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Urinary continence in adults, often referred to as adult incontinence, occurs when urine leaks from the urethra, which is the vessel that carries urine from the bladder. Adult incontinence may be sudden and temporary or continual and long term. Additionally, adults who suffer from incontinence my only have slight leakage or they may have complete leakage characterized by the inability to hold any amount of urine. Adult incontinence, most frequent in the elderly and women, is a symptom with many possible causes.
Causes of sudden or temporary incontinence typically occur because of pressure on the bladder induced by specific medical conditions. For example, pregnant women, obese adults and those who are severely constipated may experience adult incontinence. A fetus, extra fat and compacted bowels indirectly or directly put pressure on the bladder causing stress or urge incontinence. Stress incontinence occurs when a person leaks urine while laughing, coughing, sneezing or exercising. Urge incontinence occurs when a person has an urge to urinate immediately followed by an involuntary release of urine.
Other causes of sudden or temporary incontinence include infections of the prostate and urinary tract, bed rest during surgical recovery and states of mental confusion such as delirium and dementia. Some medications also cause adult incontinence. Specifically, diuretics, anti-depressants and tranquilizers cause incontinence by altering chemicals and brain functions that control urination.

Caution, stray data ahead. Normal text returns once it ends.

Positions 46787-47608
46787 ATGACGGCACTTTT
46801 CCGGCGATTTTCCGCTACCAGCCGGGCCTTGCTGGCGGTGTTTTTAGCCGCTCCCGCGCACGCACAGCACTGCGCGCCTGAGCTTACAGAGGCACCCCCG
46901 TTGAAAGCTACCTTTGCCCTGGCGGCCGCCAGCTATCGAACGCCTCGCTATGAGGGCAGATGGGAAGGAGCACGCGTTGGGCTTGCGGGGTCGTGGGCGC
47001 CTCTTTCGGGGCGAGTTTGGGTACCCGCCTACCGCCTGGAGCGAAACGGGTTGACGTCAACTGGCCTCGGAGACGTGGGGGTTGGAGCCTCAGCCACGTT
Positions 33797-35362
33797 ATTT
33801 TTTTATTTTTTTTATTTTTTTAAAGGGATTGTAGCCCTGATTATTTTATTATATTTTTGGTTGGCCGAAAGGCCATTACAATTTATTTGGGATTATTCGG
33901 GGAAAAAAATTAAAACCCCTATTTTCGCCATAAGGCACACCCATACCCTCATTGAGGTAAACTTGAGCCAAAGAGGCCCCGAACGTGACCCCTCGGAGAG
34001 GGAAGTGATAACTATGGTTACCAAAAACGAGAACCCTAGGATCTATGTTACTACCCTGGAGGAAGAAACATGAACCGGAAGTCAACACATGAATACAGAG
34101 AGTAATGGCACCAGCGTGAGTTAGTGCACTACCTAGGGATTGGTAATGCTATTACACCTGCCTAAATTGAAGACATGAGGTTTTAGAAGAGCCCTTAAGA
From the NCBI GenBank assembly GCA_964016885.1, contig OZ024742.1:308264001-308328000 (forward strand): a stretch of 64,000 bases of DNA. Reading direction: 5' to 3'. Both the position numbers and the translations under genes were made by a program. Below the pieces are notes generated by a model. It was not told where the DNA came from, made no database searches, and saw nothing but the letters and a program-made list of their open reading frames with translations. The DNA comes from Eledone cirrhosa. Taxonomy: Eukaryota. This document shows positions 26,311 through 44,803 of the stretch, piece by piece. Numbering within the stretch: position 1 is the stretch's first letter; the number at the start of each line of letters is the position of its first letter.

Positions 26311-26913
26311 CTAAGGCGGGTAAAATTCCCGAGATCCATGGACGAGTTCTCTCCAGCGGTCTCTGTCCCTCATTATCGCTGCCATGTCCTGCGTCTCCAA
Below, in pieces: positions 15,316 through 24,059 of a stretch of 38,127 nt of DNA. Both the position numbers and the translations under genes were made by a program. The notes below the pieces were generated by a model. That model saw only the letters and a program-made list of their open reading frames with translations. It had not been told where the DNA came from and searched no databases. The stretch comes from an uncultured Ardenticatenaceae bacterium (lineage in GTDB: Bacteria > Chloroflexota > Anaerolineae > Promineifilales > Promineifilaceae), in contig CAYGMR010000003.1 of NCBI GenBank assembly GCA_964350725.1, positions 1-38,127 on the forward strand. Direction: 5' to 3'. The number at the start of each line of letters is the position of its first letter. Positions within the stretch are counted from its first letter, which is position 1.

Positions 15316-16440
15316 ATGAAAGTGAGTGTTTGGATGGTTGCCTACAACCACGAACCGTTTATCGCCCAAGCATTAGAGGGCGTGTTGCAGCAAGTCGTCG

Chronic and long-term urinary incontinence is typically a symptom of a serious medical condition. Any neurological conditions and diseases which may affect brain and nervous system functions may cause chronic adult incontinence. Alzheimer’s disease, strokes, multiple sclerosis, spinal cord damage and nerve damage may contribute to incontinence in adults.
Damage to the bladder in men or women and a damaged or enlarged prostate in men also cause urinary incontinence. These conditions may be symptoms of more severe complications, such as bladder cancer, bladder stones or prostate cancer. Similarly, damage to the bladder or prostate may occur during cancer treatment that includes radiation. Additionally, men and women who have had injuries or surgical changes in the structure of their urethra may also suffer from chronic urinary incontinence.
Other causes of chronic and long-term adult incontinence are exclusive to women. Women who have had a hysterectomy or given birth multiple times will have muscle weakness in the area surrounding the vagina and the sphincter. This weakness leads to a pelvic wall prolapse, which includes falling of the bladder, urethra, or rectum into the vagina. The pressure caused by these falling pelvic organs may cause acute incontinence.
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